Is there any difference in this policy towards the Spanish Government? Is there any difference in the policy pursued by the Government of this country when there was a Social Democratic Government in Germany, and when they imposed in the most vicious manner the Treaty of Versailles, a treaty that should condemn its authors to perdition? That treaty was imposed with the utmost rigidity when there was a Social Democratic Government in Germany, but when Hitler and Fascism came to Germany there was no more Treaty of Versailles. On every occasion the National Government has expressed itself for the Fascists, for reaction in Europe, and against the progressive and peace forces of Europe. But the people of this country are for peace, as has been demonstrated time and again. We must see that this nonintervention policy which the Government are so anxious to sponsor, and their general foreign policy, are not a case of blundering. This is not a case of wobbling, but is a very cunning and very deliberately conceived policy. How does it come about that on every issue where there has been aggression, whether in the case of Japan in Manchuria, or Italy in Abyssinia, or the entry into the Rhineland that Hitler has made, the National Government somehow or other manages to get in the way of the peace forces and trip them all up and spread confusion and disorganisation among them, never taking decided action to unite them together?

It is said that, if we decided on lifting the embargo, the Fascist States would supply 50 times the armaments that the other nations would supply to Spain, and this point has been seized upon. But, supposing it were true, how would it affect the situation? Let them supply 50 times the armaments; the rebels have not got the men to handle 50 times the armaments. Will the Government please note this and give an answer; the rebels have not got the men to handle 50 times the armaments. The rebels have all the armaments now and the People's Front Government have the men, brave, heroic men who are dying in the streets without armaments. If the Government had the necessary armaments to arm their men the revolt would be wiped out in no time, but non-intervention has ensured that the rebels would have all the arms they wanted and the Government would be without them. The hon. Member for Rotherham (Mr. Dobbie) was over there among them, and saw them struggling against all the devilish, organised methods of butchery with sticks and spikes. The whole policy is one that is directed to such a situation as that. Are we seriously expected to believe that the Fascist Government in Germany loaded a ship with arms and sent them to the People's Front Government in Spain? And the innuendo against the Soviet Union—what a change has taken place in the right hon. Gentleman from the days when he recognised that the Soviet was working for peace. Maybe he will get a medal before long from Herr Hitler. He comes here and screens Portugal, directing his innuendo against the Soviet. He will be asking next for a bill of lading when Germany or Italy is sending armaments to the rebels. Then we have this argument presented by the hon. Member for Bishop Auckland (Mr. Dalton) who, with others, reflects the policy of the Government—that if we supply armaments from this country to the Government of Spain then we have to support the armaments policy of the National Government, but if we are in support of arms for the Government of Spain it is in order to defeat the forces of Fascism and assist peace and progress. The armaments of the National Government are not for this purpose but for reaction and war.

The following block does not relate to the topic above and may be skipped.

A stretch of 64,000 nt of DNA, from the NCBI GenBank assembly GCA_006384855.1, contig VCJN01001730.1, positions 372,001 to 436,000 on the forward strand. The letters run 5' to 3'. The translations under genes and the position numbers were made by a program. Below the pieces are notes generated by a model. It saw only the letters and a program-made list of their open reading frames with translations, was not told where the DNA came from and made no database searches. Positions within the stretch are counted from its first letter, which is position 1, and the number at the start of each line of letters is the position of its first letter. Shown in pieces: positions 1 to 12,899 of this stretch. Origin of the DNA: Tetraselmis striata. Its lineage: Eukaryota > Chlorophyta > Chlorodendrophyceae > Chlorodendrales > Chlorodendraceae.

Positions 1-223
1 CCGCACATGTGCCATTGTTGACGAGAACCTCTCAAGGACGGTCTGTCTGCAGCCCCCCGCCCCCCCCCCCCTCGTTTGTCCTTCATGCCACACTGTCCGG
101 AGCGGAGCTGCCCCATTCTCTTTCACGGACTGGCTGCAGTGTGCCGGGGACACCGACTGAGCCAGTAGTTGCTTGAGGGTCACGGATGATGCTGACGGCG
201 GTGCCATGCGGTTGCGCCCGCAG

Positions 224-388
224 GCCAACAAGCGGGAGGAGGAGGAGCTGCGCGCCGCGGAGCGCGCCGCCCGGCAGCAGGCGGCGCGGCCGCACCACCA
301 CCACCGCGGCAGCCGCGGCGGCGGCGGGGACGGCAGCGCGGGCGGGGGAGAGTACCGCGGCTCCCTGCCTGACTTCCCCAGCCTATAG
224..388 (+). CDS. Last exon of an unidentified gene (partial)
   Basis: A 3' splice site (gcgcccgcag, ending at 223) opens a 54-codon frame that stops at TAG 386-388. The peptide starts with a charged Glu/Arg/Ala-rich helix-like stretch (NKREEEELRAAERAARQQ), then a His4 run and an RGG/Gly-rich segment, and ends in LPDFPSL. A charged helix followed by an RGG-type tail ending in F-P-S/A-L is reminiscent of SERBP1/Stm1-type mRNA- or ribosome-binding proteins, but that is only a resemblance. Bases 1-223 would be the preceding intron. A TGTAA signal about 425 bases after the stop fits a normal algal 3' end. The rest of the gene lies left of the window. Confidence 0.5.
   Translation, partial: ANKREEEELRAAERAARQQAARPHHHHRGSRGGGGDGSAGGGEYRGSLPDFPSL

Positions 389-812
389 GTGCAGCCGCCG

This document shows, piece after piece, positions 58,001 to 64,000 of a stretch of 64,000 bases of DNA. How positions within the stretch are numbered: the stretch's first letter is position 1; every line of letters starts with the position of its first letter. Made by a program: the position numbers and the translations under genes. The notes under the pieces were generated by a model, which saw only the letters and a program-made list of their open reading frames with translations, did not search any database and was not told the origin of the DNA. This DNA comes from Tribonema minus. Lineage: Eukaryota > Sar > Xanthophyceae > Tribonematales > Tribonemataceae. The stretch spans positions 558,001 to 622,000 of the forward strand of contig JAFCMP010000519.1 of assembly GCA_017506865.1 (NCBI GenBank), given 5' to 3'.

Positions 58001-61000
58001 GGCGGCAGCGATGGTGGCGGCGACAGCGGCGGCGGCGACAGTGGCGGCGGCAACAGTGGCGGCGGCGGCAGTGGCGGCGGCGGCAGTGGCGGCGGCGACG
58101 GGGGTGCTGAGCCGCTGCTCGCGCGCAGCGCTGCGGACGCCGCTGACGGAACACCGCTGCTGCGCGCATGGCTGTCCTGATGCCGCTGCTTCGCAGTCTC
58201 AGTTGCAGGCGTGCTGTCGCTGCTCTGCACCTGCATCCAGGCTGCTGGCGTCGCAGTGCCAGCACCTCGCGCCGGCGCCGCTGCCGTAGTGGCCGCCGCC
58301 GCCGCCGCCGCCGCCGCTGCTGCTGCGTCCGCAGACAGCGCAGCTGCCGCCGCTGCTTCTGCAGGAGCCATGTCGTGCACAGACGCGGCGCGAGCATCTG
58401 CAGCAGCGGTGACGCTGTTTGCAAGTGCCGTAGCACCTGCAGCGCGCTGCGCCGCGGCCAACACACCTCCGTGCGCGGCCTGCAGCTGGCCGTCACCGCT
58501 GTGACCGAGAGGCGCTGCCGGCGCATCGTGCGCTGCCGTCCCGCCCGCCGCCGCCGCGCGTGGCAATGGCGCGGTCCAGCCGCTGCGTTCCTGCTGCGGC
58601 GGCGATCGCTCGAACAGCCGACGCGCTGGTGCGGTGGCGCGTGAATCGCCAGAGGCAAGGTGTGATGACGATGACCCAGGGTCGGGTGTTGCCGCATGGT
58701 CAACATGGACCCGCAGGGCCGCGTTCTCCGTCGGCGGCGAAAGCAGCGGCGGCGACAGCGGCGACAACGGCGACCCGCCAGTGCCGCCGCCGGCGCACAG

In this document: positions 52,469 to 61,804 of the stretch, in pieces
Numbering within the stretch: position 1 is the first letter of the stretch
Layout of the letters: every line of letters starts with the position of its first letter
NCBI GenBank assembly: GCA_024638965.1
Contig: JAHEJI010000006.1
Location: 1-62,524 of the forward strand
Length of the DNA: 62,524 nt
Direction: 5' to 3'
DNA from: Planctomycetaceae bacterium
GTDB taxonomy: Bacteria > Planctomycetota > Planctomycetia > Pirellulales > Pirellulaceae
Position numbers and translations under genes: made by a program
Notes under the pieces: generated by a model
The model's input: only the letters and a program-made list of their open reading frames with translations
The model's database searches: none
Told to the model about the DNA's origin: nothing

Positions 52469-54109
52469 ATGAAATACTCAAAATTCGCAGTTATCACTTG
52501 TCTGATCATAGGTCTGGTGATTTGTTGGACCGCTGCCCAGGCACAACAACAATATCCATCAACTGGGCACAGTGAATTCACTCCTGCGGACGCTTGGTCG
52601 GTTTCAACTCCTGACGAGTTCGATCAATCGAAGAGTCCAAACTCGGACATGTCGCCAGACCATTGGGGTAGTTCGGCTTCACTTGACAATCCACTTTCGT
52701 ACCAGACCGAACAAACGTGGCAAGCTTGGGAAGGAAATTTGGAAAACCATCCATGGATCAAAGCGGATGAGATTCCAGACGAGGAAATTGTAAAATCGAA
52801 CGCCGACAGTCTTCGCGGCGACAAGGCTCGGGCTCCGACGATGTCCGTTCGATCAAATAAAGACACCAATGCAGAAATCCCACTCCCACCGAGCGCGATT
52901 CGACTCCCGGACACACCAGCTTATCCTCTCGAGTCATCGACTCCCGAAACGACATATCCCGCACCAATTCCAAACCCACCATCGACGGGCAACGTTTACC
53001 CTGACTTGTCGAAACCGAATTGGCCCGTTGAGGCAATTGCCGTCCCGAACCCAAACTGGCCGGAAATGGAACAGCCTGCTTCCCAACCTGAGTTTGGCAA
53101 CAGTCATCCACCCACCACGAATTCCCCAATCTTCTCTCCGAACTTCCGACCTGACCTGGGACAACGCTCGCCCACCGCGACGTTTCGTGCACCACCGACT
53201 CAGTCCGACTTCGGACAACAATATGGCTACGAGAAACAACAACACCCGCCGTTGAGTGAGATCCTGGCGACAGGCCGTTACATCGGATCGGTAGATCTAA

Does the hon. Member mean by peace and progress the murdering of 15,000 Christians because of their faith, and the burning down of their churches? If so I should like him to justify that action.